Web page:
Peanut Butter Story Time


Some days life is a mystery. A Rubik cube of experiences. A series of sounds, colors, sights, peanut butter sandwiches, and moments of grandeur and desperation. A conundrum, mixed with a dash of euphoria, wrapped in a warm layer of “I should’ve seen that one coming.” Then I eat some delicious dark chocolate truffles, and all is well.

Donald Miller says that life is like a story. The things that make a story worth reading/watching is also what drives a good life. And far be it from me to argue with Don. He wrote a movie about Jazz and a book about Dragons, so by American standards he’s the type of person you listen to. I mean, maybe not Kardashian level of expertise yet, but I’m sure once people figure out he can whisper to Dragons he might get his own reality TV show.

“A story is a character who wants something and overcomes conflict to get it” (A Million Miles in a Thousand Years). I hate this statement…because it’s true. As a character in my own storyline, I tend to fluctuate roles. And I suppose that is fairly normal and even healthy sometimes. Static characters are about as exciting as eating Cream of Wheat for breakfast every morning. Every character needs a little Fruit Loops and Lucky Charms thrown into the mix.

Some moments I’m the knight on a shining white horse…who never makes it out of the stable, because he realizes he doesn’t even own a horse. So if I’m riding a horse that probably means it’s stolen. Then I’d spend most of the narrative arc in a dungeon somewhere. I’m assuming the kind of mice that inhabit dungeons don’t tend to sing and make nifty outfits for their new roomies. And driving boldly towards a beautiful girl in a car doesn’t tend to have the same effect as a sturdy steed. One is supposed to set the heart aflutter and is a catalyst to romance, while the other tends to simply awaken one’s fight or flight reflexes. A visit from the boys in blue is also well within the realm of possibility. See previous statement about prison and its decided lack of musical entertainment.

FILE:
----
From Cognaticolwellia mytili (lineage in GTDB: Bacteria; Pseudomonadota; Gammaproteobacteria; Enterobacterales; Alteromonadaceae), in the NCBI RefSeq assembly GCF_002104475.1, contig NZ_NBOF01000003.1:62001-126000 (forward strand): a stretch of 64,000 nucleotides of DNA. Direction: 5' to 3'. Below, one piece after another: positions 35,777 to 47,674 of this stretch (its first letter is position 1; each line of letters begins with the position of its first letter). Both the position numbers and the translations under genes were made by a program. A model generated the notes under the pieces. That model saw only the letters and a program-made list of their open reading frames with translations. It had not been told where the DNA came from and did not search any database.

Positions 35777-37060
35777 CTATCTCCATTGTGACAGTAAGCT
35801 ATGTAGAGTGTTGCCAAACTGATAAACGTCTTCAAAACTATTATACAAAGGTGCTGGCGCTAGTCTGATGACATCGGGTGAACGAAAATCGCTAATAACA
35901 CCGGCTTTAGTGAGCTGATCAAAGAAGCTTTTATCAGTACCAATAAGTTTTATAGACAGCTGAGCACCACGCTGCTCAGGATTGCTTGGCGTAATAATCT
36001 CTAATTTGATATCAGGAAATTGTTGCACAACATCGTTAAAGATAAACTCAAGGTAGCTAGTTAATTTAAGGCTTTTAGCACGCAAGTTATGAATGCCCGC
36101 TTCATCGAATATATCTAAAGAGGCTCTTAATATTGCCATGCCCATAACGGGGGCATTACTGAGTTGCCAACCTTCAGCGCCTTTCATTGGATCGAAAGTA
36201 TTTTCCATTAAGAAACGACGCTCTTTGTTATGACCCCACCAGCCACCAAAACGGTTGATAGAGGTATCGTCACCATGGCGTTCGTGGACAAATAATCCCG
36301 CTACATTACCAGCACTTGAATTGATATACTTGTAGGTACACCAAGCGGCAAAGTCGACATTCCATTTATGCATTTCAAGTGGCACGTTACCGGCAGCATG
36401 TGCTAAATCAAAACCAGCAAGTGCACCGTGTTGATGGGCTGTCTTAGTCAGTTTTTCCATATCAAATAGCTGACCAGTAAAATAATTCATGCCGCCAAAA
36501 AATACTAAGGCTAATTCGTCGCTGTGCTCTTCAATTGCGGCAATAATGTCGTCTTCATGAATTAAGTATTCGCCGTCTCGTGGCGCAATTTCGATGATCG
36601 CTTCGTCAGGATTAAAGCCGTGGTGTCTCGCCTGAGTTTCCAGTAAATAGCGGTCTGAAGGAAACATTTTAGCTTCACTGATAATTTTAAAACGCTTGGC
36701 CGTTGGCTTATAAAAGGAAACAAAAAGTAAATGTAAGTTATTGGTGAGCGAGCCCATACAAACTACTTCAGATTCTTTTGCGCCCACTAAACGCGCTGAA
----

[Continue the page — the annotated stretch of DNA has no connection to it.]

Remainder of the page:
There are days where I’m the comic relief. Now, every great tale needs someone along to keep things from getting too serious – think Chris Tucker or Vince Vaughn in every movie they’ve ever been in. At the same time the comic relief is also the one who tends to get shot at the most in movies, many times deservedly so. And, sure, they tend to not get hit, but every now and then they do tend to get shot in the butt. Comical? Yes. Worth it? TBD.

And then there’s the villain. We all want to believe that we’re the good guy in our own stories. The Damsels in Distress will swoon when I come to rescue them from air pollution, bad hair days, or whatever the equivalent to villainous acts are in the “real world,” right? Yet, if I were truly honest with myself – which I don’t recommend doing on too frequent a basis; we can’t do all of our therapists work for them – I would have to admit to some villainy in my blood. Not in the “I’m gonna take over the world” or “steal all your puppies” kind of way. (On a side note, I wonder how much we would have hated Cruella as a character if she only stole the puppies to cuddle with them. I think we’d feel much more conflicted about her as a character. Just saying.) No, more in the way that I tend to get in the way of the storyline fulfilling its truest level of happiness and resolution. Within us all lies the power to block happy endings.

A friend asked me the other day if I was living the story I want to. Having read many philosophical-type books on what it meant to live a good life, been a teacher instructing the next generation on how to live a good life/change the world, and had an almost healthy obsession with reality TV shows like the Bachelor – where people simultaneously pursue happiness and the perfect make-out technique – this was an easy one to answer. A softball lobbed over the plate. Or at least it should have been. (If you’ve seen me play softball, you would understand why. I was frequently stuck in Right Field. Nuf said.) Yet, I couldn’t give a confident “yes” response.

This got me thinking, which worried me even more. It didn’t send me into a deep spiral or anything – there wasn’t even any Ben & Jerry’s involved. Rather, it set me to writing. (You see I can’t actually afford that therapist I told you about earlier. So I’m going to spill my guts to the magical interweb as my therapy. Either that or Al Gore gets so fed up with me abusing his interweb that he pays for my therapy sessions. I’d say it’s a coin-flip.) You see, come to find out I really do believe that life is filled with characters who want things and overcome conflict to get them.

They say – and I always listen to people whose first name start with “th,” like Theodore Roosevelt – that understanding you have a problem is the first step to recovery. So this is my first step. My moment of awakening. An inciting incident? Only time will tell. I want to live a better story. I can live a better story. The pen is in my hand.

I’m off to decide what kind of character I want to be…wish me luck.


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